Textiles finding new niche in the N.C. economy

NORTH CAROLINA STATE UNIVERSITY
This filter, produced at NCSU’s College of Textiles, uses nonwoven fabric technology. The filters have industrial and medical applications.
BY G.S. DAVIS – Correspondent

RALEIGH — At the College of Textiles at N.C. State University, researchers are spinning corn, oyster shells and crude oil into new materials that bear little resemblance to the traditional fabrics produced by generations of mill workers throughout the South.

Textile researchers, using advanced technology and new processes, are creating synthetic fabrics for cars, medical devices, heavy industry and other applications. Unlike woven fabrics used to churn out denim or towels, the new materials are engineered at high speeds from fibers or plastics.

“One of the shining stars of nonwovens is filtration, which consists of high-efficiency air filters in surgical rooms, and face masks and even blood filters,” said Behnam Pourdeyhimi, associate dean for Industry, Research and Extension in the College of Textiles on the university’s Centennial Campus in Raleigh.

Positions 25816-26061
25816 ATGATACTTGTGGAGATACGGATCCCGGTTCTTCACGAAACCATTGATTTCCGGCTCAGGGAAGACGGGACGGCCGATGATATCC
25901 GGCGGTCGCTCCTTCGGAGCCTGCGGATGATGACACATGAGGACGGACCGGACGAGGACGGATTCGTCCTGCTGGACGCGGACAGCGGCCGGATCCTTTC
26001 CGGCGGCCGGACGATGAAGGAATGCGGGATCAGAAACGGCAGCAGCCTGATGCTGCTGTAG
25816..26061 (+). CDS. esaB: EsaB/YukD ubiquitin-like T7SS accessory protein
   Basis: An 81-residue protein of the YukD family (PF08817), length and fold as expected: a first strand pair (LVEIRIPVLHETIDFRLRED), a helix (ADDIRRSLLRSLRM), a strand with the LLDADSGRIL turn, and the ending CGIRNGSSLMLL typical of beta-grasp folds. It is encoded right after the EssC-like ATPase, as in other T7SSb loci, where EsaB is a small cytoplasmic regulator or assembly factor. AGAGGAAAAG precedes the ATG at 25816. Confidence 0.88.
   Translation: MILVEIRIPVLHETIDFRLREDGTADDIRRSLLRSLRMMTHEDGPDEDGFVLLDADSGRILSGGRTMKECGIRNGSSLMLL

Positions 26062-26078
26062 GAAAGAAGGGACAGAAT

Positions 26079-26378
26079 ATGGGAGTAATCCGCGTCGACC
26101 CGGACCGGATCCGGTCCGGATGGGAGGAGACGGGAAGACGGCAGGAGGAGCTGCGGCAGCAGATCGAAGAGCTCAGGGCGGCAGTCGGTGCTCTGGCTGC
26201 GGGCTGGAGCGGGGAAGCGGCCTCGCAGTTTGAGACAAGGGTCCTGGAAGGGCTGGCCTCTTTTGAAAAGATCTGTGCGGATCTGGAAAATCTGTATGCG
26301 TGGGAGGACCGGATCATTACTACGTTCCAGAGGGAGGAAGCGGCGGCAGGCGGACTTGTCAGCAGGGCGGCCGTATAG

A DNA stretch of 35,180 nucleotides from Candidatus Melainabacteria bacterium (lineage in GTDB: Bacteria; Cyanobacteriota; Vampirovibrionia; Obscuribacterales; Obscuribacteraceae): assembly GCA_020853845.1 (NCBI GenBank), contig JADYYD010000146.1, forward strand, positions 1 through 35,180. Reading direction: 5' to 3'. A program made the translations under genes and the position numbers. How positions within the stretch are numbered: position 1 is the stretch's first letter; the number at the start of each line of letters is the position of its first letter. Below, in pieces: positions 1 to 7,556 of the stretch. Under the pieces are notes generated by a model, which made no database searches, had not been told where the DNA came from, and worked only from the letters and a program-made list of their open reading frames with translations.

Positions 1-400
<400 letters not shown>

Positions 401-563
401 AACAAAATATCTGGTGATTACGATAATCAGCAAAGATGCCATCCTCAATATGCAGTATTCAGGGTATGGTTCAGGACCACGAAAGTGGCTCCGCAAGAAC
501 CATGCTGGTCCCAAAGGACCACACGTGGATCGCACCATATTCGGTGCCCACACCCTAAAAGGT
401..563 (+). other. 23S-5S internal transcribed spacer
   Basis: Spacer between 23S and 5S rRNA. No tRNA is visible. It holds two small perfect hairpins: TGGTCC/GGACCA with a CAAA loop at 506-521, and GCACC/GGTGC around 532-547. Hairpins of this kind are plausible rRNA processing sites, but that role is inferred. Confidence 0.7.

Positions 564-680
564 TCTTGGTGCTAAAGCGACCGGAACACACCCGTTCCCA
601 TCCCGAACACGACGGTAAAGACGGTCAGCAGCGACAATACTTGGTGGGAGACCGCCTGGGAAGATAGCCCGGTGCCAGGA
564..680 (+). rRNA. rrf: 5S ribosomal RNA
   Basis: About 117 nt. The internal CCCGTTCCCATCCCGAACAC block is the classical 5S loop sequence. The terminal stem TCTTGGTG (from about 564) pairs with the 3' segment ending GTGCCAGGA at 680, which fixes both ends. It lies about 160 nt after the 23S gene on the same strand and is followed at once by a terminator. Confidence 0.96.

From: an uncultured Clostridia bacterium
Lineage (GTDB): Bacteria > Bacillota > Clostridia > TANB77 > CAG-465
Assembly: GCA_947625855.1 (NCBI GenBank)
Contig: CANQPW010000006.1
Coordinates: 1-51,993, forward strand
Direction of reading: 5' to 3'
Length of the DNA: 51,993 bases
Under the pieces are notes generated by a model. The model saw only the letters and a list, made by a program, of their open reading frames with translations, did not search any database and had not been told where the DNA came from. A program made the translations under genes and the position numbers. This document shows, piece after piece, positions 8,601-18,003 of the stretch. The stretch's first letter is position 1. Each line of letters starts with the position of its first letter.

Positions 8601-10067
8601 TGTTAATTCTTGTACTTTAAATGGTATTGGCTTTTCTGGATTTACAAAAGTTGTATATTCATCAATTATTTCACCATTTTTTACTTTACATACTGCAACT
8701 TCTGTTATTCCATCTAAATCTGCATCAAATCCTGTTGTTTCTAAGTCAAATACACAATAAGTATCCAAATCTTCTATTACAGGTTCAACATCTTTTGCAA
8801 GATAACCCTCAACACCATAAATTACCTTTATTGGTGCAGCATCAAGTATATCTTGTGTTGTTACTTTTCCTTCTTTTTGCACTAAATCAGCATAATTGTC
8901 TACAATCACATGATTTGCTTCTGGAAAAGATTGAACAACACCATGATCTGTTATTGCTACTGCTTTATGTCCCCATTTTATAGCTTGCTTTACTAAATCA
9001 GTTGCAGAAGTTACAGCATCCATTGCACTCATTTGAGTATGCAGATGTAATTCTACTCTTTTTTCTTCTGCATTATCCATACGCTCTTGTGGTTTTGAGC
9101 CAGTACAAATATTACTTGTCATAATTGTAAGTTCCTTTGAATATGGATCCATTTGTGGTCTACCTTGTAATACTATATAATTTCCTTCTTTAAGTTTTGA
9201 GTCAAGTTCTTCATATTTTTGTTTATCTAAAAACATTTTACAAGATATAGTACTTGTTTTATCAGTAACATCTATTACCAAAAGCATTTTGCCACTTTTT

Such advances in textile science have created an economic and technological bright spot, even as old-style textile mill jobs have largely disappeared or moved overseas.

Since 2003, 226 companies have moved to or expanded in North Carolina in industries associated with the new fabrics, including BSN Medical, Dow Chemical, DuPont, Johnson & Johnson and 3M.

Products made from nonwoven fabrics include washers for nuts and bolts; filters for air, water and blood; tape, bandages and clothing; car parts, and a wireless Web system. Some of the biggest uses are in health care – particularly disposable, sterile products such as face masks and gowns for surgeons and nurses, as well as filters and sophisticated medical devices.

“The recipe of our success is creating an environment to allow us to collaborate with the industry rather than to compete with them,” Pourdeyhimi said.

“The strategic and modern plan is to look at critical areas for improving new product development, including medical and hygiene products, wipes, transportation and filtration dealing with clean air, clean water, and safe blood.”

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